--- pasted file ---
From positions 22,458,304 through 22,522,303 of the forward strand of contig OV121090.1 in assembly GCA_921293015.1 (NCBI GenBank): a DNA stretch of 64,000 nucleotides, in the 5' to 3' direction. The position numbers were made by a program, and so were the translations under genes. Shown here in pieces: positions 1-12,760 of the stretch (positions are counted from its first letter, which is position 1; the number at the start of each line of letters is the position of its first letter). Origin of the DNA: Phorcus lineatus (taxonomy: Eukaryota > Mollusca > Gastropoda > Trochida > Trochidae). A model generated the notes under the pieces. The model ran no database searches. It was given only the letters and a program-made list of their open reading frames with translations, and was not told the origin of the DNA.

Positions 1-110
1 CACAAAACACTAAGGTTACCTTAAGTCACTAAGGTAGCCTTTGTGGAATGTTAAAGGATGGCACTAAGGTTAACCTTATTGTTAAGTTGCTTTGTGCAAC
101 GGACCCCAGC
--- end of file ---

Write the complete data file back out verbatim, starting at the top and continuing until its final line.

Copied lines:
From positions 22,458,304 through 22,522,303 of the forward strand of contig OV121090.1 in assembly GCA_921293015.1 (NCBI GenBank): a DNA stretch of 64,000 nucleotides, in the 5' to 3' direction. The position numbers were made by a program, and so were the translations under genes. Shown here in pieces: positions 1-12,760 of the stretch (positions are counted from its first letter, which is position 1; the number at the start of each line of letters is the position of its first letter). Origin of the DNA: Phorcus lineatus (taxonomy: Eukaryota > Mollusca > Gastropoda > Trochida > Trochidae). A model generated the notes under the pieces. The model ran no database searches. It was given only the letters and a program-made list of their open reading frames with translations, and was not told the origin of the DNA.

Positions 1-110
1 CACAAAACACTAAGGTTACCTTAAGTCACTAAGGTAGCCTTTGTGGAATGTTAAAGGATGGCACTAAGGTTAACCTTATTGTTAAGTTGCTTTGTGCAAC
101 GGACCCCAGC